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Old 05-19-2013, 04:24 PM   #21
Captaincranky
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Originally Posted by patticake
really?

i ask because to me this doesn't seem that frivolous. it sounds like dog_style is considering joining a band/project and he's concerned about this issue. i can understand it. it sounds to me like the band isn't ready to play live as they don't know their songs, and he's tempted because it's a gig, and because it's a paying gig, but is concerned.
Well, that's the read I got as well, although perhaps even a step before that, "jumping the gun", if you will. I think it's a bit frivolous because what we think really doesn't matter.

I suppose we could admonish him to "learn the songs inside before you try to perform in front of an audience".

But would that matter if there is a finite time until the gig? Probably not. If the gig isn't booked yet, a different story.

If he has to sit because the others are planning on it. Then take the good old human nature's way out and and publish a disclaimer, "they made me sit, I wanted to stand".

Intuitively, I think musicians would be more forgiving about it anyway, knowing the difficulties involved. I don't think a pop audience would be as forgiving. Then too, it depends on the material. If it's dance music, the audience might expect you to get up and dance with them. Or at minimum, stand up. I thought even in old time jazz orchestras, everybody sat until it was their turn to solo, then they had to stand.

If it's a full blown rock gig, then you might be expected to do your guitar solo stoned, on top of a PA speaker bank.

It's really a lot easier to sort out than all that. If you sit down and use sheet music, it's a recital. If you stand up and wing it, it's a concert.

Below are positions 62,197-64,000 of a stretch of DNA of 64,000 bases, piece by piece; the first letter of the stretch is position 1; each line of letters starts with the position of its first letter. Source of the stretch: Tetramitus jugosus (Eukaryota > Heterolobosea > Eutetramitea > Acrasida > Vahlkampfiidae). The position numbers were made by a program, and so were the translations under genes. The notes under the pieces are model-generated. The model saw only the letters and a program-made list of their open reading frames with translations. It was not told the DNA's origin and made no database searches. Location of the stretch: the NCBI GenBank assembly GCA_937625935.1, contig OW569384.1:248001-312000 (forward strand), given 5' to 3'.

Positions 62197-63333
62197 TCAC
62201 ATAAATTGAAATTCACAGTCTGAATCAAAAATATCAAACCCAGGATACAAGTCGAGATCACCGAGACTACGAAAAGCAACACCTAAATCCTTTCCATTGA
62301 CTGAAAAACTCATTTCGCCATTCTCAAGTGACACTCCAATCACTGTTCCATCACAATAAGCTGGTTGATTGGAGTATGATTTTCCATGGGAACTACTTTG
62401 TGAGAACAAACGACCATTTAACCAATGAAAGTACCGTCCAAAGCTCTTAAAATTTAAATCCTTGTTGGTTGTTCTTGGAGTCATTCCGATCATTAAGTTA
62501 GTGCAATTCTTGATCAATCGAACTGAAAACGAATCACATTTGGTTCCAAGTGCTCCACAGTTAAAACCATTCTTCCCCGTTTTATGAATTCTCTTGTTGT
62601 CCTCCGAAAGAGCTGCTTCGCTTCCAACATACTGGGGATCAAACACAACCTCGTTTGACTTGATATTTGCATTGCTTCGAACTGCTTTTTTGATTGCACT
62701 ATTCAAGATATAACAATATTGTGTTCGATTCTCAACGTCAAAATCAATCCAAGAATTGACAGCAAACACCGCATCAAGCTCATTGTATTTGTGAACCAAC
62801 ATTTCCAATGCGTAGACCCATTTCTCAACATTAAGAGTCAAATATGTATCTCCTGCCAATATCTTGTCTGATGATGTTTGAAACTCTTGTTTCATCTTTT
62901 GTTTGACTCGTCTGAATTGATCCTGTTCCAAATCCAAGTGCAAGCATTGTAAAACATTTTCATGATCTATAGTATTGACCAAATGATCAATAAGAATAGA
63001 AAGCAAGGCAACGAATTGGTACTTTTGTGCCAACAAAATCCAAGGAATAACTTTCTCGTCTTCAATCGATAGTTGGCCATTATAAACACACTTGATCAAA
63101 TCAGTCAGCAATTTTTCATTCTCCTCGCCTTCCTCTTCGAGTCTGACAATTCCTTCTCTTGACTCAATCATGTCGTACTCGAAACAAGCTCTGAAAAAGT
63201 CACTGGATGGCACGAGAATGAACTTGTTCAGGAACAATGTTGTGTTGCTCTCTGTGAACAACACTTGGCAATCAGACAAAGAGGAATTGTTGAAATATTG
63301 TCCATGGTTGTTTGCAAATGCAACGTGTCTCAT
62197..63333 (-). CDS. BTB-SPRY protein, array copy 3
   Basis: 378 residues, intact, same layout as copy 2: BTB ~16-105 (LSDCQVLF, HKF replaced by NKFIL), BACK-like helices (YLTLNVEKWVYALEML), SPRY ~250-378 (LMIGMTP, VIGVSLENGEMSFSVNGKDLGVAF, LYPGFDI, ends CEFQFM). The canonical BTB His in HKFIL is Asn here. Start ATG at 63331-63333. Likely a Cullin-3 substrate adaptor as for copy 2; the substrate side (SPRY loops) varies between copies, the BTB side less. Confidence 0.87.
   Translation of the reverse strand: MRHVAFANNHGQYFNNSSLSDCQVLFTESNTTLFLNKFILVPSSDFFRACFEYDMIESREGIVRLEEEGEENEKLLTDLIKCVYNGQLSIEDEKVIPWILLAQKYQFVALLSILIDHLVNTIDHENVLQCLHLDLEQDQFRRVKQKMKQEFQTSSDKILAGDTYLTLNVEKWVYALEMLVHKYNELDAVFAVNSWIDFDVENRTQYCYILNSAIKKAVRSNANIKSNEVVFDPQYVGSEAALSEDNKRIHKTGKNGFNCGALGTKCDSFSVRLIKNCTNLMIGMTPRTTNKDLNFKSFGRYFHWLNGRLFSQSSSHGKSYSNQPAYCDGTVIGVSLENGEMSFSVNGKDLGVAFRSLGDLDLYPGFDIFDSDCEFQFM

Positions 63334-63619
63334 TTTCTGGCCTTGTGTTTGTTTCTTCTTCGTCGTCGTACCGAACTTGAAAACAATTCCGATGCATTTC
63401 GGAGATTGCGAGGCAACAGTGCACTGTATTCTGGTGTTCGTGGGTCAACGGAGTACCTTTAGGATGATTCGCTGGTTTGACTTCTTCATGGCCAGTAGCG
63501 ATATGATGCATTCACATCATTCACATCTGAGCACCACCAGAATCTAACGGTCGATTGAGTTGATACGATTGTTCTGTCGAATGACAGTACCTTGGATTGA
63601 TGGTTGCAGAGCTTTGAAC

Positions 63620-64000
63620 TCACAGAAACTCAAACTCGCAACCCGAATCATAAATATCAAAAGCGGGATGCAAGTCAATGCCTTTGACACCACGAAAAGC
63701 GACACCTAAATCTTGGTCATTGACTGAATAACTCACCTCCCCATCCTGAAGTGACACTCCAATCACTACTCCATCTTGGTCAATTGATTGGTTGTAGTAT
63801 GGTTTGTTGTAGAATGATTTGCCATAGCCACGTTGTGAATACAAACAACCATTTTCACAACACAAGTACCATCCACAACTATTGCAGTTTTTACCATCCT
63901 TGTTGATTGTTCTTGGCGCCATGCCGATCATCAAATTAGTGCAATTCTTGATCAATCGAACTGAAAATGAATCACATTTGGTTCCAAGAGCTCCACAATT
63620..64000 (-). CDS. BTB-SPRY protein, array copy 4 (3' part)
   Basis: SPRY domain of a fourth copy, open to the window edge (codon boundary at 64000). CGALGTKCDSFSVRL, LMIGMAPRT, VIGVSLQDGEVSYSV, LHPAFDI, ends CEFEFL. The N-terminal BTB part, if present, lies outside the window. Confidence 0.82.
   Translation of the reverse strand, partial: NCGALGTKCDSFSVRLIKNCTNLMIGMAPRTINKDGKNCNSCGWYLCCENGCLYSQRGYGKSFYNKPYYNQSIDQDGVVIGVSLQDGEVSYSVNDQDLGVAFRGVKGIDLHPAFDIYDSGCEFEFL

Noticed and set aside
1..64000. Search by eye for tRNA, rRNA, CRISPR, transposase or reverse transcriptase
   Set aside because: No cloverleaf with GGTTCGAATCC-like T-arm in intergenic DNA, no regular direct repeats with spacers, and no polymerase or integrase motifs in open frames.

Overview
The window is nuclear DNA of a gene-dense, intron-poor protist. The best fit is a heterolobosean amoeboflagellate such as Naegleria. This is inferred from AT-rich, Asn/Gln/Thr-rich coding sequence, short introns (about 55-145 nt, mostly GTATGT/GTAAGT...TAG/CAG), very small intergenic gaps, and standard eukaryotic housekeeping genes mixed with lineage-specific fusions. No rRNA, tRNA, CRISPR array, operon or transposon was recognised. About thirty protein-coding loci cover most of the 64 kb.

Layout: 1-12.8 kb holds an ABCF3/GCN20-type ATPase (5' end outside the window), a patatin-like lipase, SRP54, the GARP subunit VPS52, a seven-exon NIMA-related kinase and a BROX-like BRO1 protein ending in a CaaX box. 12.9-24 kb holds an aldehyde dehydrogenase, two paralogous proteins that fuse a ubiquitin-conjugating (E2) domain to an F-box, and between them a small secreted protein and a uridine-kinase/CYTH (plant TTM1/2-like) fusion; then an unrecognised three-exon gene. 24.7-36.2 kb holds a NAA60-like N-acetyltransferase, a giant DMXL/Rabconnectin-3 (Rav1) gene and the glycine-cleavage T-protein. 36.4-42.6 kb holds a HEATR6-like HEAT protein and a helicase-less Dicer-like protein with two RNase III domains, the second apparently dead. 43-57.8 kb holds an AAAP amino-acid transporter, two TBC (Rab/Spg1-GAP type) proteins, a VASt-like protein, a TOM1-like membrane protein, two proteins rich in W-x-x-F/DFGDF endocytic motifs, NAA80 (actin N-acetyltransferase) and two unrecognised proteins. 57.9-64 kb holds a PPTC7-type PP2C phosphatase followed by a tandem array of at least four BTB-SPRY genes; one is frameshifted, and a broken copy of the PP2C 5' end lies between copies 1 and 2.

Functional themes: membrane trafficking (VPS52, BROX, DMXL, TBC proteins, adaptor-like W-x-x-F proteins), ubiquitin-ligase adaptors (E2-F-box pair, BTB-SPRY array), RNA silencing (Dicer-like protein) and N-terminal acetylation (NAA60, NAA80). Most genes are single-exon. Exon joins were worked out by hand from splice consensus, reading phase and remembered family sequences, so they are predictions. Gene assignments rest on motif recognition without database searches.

If our TS is that torn and confused about this, I don't have too much optimism about the outcome anyway.

Here's a case in point, this seated rendering of Joni Mitchell's, "Big Yellow Taxi". (no sheet music though). I find it well done and entertaining, but somewhat wooden, in keeping with the reasons I've outlined thus far. Low practice time presentation can yield mixed results. Tell me what you think about it.

Last edited by Captaincranky : 05-20-2013 at 04:03 AM.
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Old 05-20-2013, 10:06 PM   #22
dog_style
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Originally Posted by Captaincranky
Why do what seem to be the most frivolous threads, always seem to gain the most traction?


well you might wanna ask yourself that, because you opened it up and replied and will be back to reply to this reply.

it's also something you won't get into because you don't play out and haven't. at least not yet. this was directed towards acoustic players who play out, maybe ones who do it for pay, etc. and do covers.

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Old 05-20-2013, 10:09 PM   #23
dog_style
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Originally Posted by patticake
i've seen a bunch of acoustic cover bands - never seen any good ones use sheet music. that doesn't mean one couldn't.

have you ever noticed how orchestras and classical combos work with sheet music? they know the piece they're playing well enough with regard to the music that they all turn their pages simultaneously. they also know their sheet music for each piece well enough that it makes it easier to find a spot if you forget something. that being said, except for specialty numbers, i haven't seen an orchestra that bothers with audience eye contact - it's a different situation.

to me, the same things would apply - whether you're all acoustic or not, sitting in one place staring at sheet music or lyrics isn't going to add excitement or a feeling of connection with the audience, and that connection with the audience tends to make an audience much more enthusiastic about a band.